Springer Online Journal Archives 1860-2000
Agriculture, Forestry, Horticulture, Fishery, Domestic Science, Nutrition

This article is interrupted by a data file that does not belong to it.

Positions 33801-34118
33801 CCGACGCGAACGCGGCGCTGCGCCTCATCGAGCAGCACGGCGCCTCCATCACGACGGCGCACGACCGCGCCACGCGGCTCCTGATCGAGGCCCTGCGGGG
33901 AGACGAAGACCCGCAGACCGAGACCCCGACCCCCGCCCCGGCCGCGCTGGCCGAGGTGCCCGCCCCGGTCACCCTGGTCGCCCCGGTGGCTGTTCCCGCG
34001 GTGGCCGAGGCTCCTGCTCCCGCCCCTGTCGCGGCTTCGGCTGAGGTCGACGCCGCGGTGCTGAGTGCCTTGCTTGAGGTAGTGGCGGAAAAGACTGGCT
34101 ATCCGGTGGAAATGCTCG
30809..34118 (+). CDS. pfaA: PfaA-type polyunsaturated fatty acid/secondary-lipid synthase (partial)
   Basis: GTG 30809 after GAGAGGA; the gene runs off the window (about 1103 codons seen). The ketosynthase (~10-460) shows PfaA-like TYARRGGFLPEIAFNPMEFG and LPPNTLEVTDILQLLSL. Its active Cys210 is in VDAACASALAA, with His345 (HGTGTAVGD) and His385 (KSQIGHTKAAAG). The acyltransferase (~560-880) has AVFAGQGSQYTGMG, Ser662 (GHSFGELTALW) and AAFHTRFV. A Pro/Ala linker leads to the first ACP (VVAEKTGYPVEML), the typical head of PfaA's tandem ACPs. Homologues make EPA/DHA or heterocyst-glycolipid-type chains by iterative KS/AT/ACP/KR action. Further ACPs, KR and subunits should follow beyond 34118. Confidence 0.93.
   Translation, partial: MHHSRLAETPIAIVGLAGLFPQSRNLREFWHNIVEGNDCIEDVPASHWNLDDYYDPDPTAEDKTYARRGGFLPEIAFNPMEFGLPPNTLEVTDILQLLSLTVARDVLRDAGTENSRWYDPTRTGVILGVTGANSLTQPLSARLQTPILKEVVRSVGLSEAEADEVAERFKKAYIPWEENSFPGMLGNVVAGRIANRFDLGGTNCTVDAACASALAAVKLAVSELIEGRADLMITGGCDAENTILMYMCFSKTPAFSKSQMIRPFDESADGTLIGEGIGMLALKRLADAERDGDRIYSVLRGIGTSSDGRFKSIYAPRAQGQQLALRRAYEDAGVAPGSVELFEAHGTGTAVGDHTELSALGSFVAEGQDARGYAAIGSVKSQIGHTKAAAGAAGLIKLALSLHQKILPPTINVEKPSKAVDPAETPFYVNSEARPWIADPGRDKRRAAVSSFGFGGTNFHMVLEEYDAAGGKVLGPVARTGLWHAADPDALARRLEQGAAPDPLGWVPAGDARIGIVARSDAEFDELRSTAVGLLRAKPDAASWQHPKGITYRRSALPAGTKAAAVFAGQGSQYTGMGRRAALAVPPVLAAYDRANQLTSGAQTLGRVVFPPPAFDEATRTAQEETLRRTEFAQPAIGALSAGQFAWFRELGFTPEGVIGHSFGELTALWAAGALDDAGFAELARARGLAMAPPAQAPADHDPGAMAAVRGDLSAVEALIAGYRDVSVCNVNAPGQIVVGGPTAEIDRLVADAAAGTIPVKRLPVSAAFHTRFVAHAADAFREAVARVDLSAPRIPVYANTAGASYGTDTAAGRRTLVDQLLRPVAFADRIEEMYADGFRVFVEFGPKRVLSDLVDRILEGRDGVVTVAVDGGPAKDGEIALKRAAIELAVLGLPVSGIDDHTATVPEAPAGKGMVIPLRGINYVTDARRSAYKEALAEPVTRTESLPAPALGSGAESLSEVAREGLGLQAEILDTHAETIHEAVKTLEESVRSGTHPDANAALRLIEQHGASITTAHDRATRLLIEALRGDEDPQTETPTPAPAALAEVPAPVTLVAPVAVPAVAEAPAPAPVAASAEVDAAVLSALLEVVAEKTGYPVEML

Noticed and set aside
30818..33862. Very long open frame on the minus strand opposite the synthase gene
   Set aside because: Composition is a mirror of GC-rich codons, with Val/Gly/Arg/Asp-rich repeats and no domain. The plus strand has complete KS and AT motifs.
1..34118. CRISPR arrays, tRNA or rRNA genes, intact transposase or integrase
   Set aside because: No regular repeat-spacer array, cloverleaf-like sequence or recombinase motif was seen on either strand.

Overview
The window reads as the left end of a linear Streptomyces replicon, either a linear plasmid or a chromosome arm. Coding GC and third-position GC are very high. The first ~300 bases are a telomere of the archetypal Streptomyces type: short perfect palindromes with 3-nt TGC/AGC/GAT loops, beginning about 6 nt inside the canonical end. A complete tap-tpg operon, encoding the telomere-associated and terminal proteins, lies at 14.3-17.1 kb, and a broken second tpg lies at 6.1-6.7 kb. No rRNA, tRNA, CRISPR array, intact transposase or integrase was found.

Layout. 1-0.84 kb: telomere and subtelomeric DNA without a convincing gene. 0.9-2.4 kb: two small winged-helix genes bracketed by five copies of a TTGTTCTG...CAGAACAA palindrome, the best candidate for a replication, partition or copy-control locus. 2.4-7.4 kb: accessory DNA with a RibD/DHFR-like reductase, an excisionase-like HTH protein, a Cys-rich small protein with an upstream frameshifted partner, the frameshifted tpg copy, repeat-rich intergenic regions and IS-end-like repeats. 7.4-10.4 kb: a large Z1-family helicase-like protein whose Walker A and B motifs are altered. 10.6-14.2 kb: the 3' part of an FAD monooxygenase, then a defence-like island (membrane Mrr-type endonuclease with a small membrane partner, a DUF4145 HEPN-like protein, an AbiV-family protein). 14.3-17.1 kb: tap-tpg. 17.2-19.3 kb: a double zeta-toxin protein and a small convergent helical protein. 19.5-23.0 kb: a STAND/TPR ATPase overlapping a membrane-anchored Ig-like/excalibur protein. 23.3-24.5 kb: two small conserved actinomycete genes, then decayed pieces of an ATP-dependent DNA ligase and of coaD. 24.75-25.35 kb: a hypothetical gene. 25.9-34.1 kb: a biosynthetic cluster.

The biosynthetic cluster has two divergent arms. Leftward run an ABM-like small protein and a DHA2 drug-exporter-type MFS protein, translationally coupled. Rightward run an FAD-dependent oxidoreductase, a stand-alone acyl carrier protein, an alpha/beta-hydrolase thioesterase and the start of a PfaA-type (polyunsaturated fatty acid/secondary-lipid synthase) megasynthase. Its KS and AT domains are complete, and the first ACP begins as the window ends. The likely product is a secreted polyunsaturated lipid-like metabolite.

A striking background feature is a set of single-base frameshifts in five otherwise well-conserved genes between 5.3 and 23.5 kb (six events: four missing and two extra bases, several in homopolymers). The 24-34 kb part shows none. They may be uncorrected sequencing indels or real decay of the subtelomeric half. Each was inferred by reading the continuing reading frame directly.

Abstract Due to a large reclamation (recultivation) demand in the Lusatian lignite mining district, efficient strategies for the rehabilitation of abandoned mine sites are needed. A field study was conducted for comparing the effects of three different fertilizer treatments (mineral fertilizer, sewage sludge and compost) on soil solution chemistry of both a lignite and pyrite containing spoil as well as a lignite and pyrite free spoil. The lignite and pyrite containing spoil was ameliorated with fly ash from a lignite power plant (17–21 t ha−1 CaO), whereas the lignite and pyrite free site received 7.5 t ha−1 CaO in form of limestone. Fertilizer application rates were: mineral fertilizer 120 N, 100 P and 80 K kg ha−1. 19 t ha−1 sewage sludge and 22 t ha−1 compost were applied. Soil solution was sampled in 20, 60 and 130 cm depth for the period of 16 months. Solution was collected every fortnight and analysed for pH, EC, Ca2+, Mg2+, K+, Na+, Fen+, Aln+, Mn2+, Zn2+, NO3 −, NH4 +, SO4 2−, Cl−, PO4 3−, Cinorg and DOC. Lignite and pyrite containing spoil differed clearly from lignite and pyrite free spoil regarding soil solution concentrations and composition. Acidity (H+) produced by pyrite oxidation led to an enhanced weathering of minerals and, therefore, to at least 10 fold higher soil solution concentrations compared to the lignite and pyrite free site. Major ions in solution of the lignite and pyrite containing site were Ca2+, Mg2+, Fen+, Aln+ and SO4 2−, whereas soil solution at the lignite and pyrite free site was dominated by Ca2+, Mg2+ and SO4 2−. At both sites application of mineral fertilizer led to an immediate but short term (about 1 month) increase of NO3 −, NH4 + and K+ concentrations in soil solution down to a depth of 130 cm. Application of sewage sludge caused a long term (about 16 months) increase of NO3 3 − in the topsoil, whereas NO3 − concentrations in the subsoil were significantly lower compared to the mineral fertilizer plot. Compost application resulted in a strong long-term increase of K+ in soil solution, whereas NO3 − concentrations did not increase. Concentrations of PO4 3− in soil solution depend on solution pH and were not correlated with any treatment.
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